Where the Wonder Women Are: #25 Kitty Pryde


I came late to the Kitty Pryde party. She was one of the X-Men characters I always managed to miss, somehow. She wasn’t a part of the 90’s cartoon I loved, and never appeared in the X-Men comics I happened to read. She was in X-Men Evolution but I didn’t feel I had a handle on her there, and I was so much in the ‘I love Rogue’ camp that it was hard to pay attention Kitty in the live action movies, despite her being played (eventually) by the immensely likeable Ellen Page.

But I kept hearing about her. She was the favourite character of many comics readers that I knew, especially the women. Apart from the fact that she could travel through walls, though, I didn’t have much to go on.

So it was that the first Kitty I properly read happened to be in the Joss Whedon Astonishing X-Men run and let me tell you, being scripted by Joss Whedon is a REALLY good way to make a character lovable. It didn’t hurt that Kitty was Whedon’s favourite too – he says in the notes to the Astonishing trades that she was one of the main inspirations for Buffy.

Introduced in 1980, Kitty Pryde’s power is basically the ability to become intangible, which allows her to phase through walls, fall through floors and make sure no one gets a chance to punch her in the face. It’s the kind of power that can be written as passive, in the hands of a writer without much imagination. But another side effect of her powers is that when she phases through anything mechanical, it screws it up royally. Considering that one of the greatest ongoing threats to the X-Men are the giant robotic Sentinels, this is crazy useful.

Whedon worked overtime to show just how many cool things someone with Kitty’s powers could achieve, and the many clever ways she could use them. Sure, a lot of this involved phasing through machines, rockets and giant robots to screw with their insides, but there were all manner of other tests of her skills, and in the grand climax to his five book arc (SERIOUSLY, SPOILERS, GO READ IT FIRST) Kitty saved the Earth from a massive space bullet by holding on to it and phasing it entirely through the planet.

Because of the metal that the bullet was made from, Kitty’s final act was a sacrifice, knowing that she would not be able to unphase. Still attached to the bullet, intangible, she drifted on through space until she was completely out of range of all the scientists trying to figure out how to bring her back.

Her sacrifice was not an example of women in refrigerators for two reasons: first and most obviously, despite this being the final act of the Joss Whedon run, it wasn’t the end of the character and she was written back after a reasonable time away, thanks to the surprising deciding-to-be-usefulness of Magneto, though it was a long journey back to actual tangibility.

But also, Kitty’s sacrifice came out of her own story, as a culmination of her own heroic path. It wasn’t done merely to make the other characters feel sad, but to reach her own potential as an epic character. Remember Season 5 Buffy diving to her death? Yep, it was that.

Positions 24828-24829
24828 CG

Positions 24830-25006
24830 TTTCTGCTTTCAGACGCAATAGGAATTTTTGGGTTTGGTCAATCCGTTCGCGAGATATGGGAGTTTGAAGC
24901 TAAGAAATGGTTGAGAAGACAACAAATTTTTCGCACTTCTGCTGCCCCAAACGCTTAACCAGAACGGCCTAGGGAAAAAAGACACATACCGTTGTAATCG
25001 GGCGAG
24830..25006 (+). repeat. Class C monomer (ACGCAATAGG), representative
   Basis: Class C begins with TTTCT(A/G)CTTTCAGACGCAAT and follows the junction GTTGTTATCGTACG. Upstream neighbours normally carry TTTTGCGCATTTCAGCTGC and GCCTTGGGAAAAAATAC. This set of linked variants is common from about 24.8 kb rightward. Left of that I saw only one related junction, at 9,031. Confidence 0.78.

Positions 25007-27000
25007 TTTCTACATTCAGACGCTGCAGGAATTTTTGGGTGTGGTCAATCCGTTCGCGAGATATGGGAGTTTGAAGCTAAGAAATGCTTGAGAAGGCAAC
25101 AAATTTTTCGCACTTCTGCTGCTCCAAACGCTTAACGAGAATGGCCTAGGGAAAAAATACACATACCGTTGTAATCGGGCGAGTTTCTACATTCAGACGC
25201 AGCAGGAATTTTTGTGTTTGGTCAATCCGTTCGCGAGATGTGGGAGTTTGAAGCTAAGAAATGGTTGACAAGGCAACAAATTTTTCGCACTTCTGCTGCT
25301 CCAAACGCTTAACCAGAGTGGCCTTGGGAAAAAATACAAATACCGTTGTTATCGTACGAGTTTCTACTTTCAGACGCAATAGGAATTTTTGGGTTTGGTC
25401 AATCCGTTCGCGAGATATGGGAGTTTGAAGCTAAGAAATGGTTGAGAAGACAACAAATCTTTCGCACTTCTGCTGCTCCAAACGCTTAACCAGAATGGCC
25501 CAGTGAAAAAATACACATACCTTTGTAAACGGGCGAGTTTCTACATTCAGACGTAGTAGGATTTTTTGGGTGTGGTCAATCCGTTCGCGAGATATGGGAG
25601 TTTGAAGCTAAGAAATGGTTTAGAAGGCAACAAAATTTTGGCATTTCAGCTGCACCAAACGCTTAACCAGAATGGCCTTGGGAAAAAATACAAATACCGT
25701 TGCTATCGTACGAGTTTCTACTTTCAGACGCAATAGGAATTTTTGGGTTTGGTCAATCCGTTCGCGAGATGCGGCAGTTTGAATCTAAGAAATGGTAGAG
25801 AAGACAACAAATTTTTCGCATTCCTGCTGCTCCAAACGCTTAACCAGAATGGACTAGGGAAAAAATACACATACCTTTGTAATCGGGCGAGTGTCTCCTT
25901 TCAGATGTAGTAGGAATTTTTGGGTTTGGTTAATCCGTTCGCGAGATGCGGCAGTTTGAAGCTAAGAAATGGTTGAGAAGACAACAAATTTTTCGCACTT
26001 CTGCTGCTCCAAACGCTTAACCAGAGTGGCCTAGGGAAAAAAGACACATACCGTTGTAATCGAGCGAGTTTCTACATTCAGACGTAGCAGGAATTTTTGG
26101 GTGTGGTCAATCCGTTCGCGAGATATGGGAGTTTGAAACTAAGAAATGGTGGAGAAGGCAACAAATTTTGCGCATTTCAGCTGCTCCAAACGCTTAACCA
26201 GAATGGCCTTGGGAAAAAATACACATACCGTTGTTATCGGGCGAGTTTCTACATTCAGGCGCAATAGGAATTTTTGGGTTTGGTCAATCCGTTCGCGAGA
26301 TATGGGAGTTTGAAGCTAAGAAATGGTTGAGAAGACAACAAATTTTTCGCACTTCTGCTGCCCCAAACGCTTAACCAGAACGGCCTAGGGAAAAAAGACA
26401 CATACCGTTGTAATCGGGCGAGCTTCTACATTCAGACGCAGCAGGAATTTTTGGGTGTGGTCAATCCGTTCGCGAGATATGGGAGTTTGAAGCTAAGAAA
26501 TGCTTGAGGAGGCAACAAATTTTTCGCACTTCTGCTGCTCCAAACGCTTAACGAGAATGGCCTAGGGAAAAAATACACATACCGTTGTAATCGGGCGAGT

Kitty’s powers aren’t all that is great about her. She has always been a fun, lighthearted character who brought the snark – and Whedon wrote her particularly snarky when it came to Emma Frost. Once I read Kitty’s early 1980’s comics, this made a lot more sense, because there has always been tension between Emma and Kitty since the introduction of both characters – Emma as the headmistress wanting to lure Kitty to her school of slightly-more-evil-than-most mutants, and Kitty as the girl who takes an instant dislike to Ms Frost.

In Astonishing X-Men, Kitty is the voice of ‘hey wasn’t Emma evil five minutes ago,’ and it’s nice considering the history of the characters that it wasn’t about her being judgy that Cyclops and Emma were a couple in the wake of Jean Grey’s death, it was purely about her own experience with the other woman.

Which means that when Kitty returns from her magical bullet ride, intangible and for some time unable to communicate through anything but telepathy (and sadly no longer scripted by Joss Whedon), Emma is the perfect and most interesting character to help her. Their mutual dislike shifts into mutual respect while still remaining good and snarky.

Most recently, I have fallen in love with the Kitty of Wolverine and the X-Men, in which she shares the head duties with Wolverine at the newly rebuilt school (now the Jean Grey Academy) and is desperately pretending to be a grown up, while realising that in her partnership with Wolverine, she’s the mature one. It’s adorable. Even the bizarre mystical pregnancy storyline was carried off with great style and panache, despite it being one of the most hackneyed plot twists you could inflict upon a female character. But once it was evident that there was an entire alien fleet in her womb instead of a magical baby, I couldn’t help but enjoy the story.